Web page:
I saw a special on the television about Westerns and aging gracefully several years ago. The narrator interviewed stars from the old Western cowboy shows. They shared their memories and experiences during their shows.
As a young girl, I grew up watching these brave, daring, rescuers of every maiden, settler, or family member with their wisdom or “daring do.” Western/Cowboy shows like Rawhide, Wagon Train, Rifleman, The Virginian, Gunsmoke, Bonanza, Maverick and so many more thrilled me as a kid. So I was totally happy to see pieces from those very shows on this program.
Seeing the actors and actresses as they were in those old days was so wonderful: tall, handsome or beautiful; wise in the ways of handling bad guys. Or for the female actresses being beautiful (or as with Barbara Stanwick on Big Valley) matronly, beautiful and tough, able to adapt to the “man’s world” of the West!
The narrators spoke of how these shows addressed such problems as racism and even laid the groundwork to interracial understanding. Rosie Greer, famous African-American football player, played a freed slave; Ed Amos, played Mingo, Daniel Boone’s Native American partner; and Henry Darrow was an Hispanic actor. We saw people of races we really didn’t know very well back then. By the end of each show everybody stayed young and got along and everyone learned a lesson.
These shows also helped us address some of our own problems. All of the shows dealt with some drama, tragedy, love interest, comedy, adventure, challenge, wound or disease they had to deal with. Many episodes showed us father-son relationships such as the one between Ben Cartwright and his sons on Bonanza.
There were a few deaths of good characters but these were quickly forgotten in the next episode. James Arness, as Matt Dillon, avoided shooting the bad guy when possible, teaching us to save the killing or wounding for a last resort and try to talk to the bad guys first, or outsmart them. As young people, we learned much from these fictitious characters about dealing with life. Then there was John Wayne, well, need I say more?
I also learned a lesson from watching some of these aged actors as they spoke fondly of their characters and shows. I had just seen clips from their shows, made fifty or more years ago, when they were young and handsome or beautiful. Now they were aged, wrinkled, elderly or in poor health. They had grown old.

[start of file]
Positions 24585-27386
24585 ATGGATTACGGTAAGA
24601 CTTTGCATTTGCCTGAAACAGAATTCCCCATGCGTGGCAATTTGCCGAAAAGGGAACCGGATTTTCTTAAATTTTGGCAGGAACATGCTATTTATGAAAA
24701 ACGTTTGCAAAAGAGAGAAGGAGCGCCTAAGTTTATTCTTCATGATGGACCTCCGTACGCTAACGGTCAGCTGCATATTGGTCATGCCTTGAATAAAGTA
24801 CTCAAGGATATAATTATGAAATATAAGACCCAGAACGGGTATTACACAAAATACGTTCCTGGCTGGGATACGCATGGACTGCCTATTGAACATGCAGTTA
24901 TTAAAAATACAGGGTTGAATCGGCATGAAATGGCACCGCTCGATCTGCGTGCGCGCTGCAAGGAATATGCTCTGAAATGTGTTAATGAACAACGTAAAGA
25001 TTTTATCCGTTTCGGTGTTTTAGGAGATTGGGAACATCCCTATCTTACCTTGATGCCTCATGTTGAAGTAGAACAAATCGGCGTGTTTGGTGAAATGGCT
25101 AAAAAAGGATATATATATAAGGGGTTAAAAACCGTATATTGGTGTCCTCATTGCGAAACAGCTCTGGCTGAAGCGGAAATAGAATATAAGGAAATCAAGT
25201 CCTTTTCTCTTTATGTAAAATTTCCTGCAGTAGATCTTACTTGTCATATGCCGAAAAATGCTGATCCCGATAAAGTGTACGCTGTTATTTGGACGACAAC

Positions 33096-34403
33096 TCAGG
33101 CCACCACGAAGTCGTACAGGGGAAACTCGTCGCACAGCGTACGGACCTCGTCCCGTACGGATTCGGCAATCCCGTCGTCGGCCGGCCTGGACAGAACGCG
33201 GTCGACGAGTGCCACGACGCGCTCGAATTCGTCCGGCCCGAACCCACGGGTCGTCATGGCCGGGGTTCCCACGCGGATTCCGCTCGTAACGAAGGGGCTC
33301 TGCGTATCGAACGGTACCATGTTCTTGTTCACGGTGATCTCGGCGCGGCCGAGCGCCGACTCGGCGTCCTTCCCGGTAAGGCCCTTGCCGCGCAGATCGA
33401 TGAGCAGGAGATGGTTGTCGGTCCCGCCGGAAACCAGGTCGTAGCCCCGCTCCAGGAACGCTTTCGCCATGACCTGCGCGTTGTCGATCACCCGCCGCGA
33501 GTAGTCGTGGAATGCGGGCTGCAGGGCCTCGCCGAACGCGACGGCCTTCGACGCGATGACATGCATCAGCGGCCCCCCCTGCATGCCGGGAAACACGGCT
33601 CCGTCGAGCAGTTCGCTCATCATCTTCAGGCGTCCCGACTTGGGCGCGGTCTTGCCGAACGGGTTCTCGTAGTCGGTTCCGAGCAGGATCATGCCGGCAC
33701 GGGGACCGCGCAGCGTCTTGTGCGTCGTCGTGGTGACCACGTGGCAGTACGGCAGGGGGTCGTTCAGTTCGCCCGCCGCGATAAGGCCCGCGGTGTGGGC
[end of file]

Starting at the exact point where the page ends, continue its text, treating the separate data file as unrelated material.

Most of these aging actors I recognized; a few I would never have known who they were. Where had the handsome/beautiful stars gone? Their faces and bodies had changed with the ravages of time, stress, weight gain and whatever else happens as we age. I wanted to remember them the way they were!
Sure they are older now, but why did they have to grow old and change? Give me back my old heroes as they were! Then I realized a valuable lesson. We can still learn from these old cowboys: “We will all get old; if we don’t get old, then we died young!”
We will all get wrinkles! We will all gain some weight! We will all look older as we get older. (No matter how long or hard we fight it!!) No matter how much makeup, hair coloring, exercise, or whatever, we will get old someday, (hopefully)! Sure we would all like to maintain our youthful glow or strength but we will eventually change.
There are several alternatives: we can exercise our butts off, trying to maintain that girlish/manly figure; we can hide wrinkles with excessive make up; color our hair to our youthful colors, or wear a toupee; or deny it and fight aging tooth and nail. Some people age well and look great at eighty, some do not. Or we can accept that the aging process is part of life and let it happen as healthily as we can.
The truth is, when we are eighty, hopefully we won’t be worried about how beautiful or handsome we are? (I am not saying to let ourselves get run down or look like a hermit!) We will have something much more important to offer the world than temporary external beauty.
We will have a lifetime full of experience and wisdom that we can share with whomever chooses to listen. We will hopefully have learned how to love ourselves better, (having finished with our teenage angst); learned to deal with problems (having survived the newness of being a newlywed); learned how to handle stress (after making a marriage work and raising children and paying the big bills).
So let us accept aging for what it is. It is inevitable. It is part of the cycle of life. It is a new episode in the bigger adventure of life. It is a time of still being active and enjoying life and seeing and learning the deeper beauty in life as we slow down, (yes we will all slow down eventually, no matter how fast we can run at sixty.) It is a time to remember; heal lingering wounds; share memories with our families and friends; and prepare for the next stage of life.
Our lives are our own show, on which others will look back and think of us as we were when we were young, but hopefully they will also think back on us the way we were when we were older.
Hopefully, we gave them an example of wisdom, love, patience, integrity, hard work, perseverance, kindness, generosity, forgiveness, joy and thankfulness. Hopefully our lives will be viewed and loved by our children and grandchildren, and great-grandchildren but in a more realistic and wonderful way than my cowboy heroes were viewed by me as a little kid.
We hopefully will attain a degree of peace in our lives. That peace transcends all the physical changes we will experience. Maybe we can be an example to our children and grandchildren to show them what is really important in life.
The love of our family, friends, neighbors, country and our God are what is truly important. Those are what we need to show and share with those we love and know. Therein lies the good things about aging. We can help others to know and learn and enjoy this life and repeat the cycle in a healthier and wiser way as they become our age.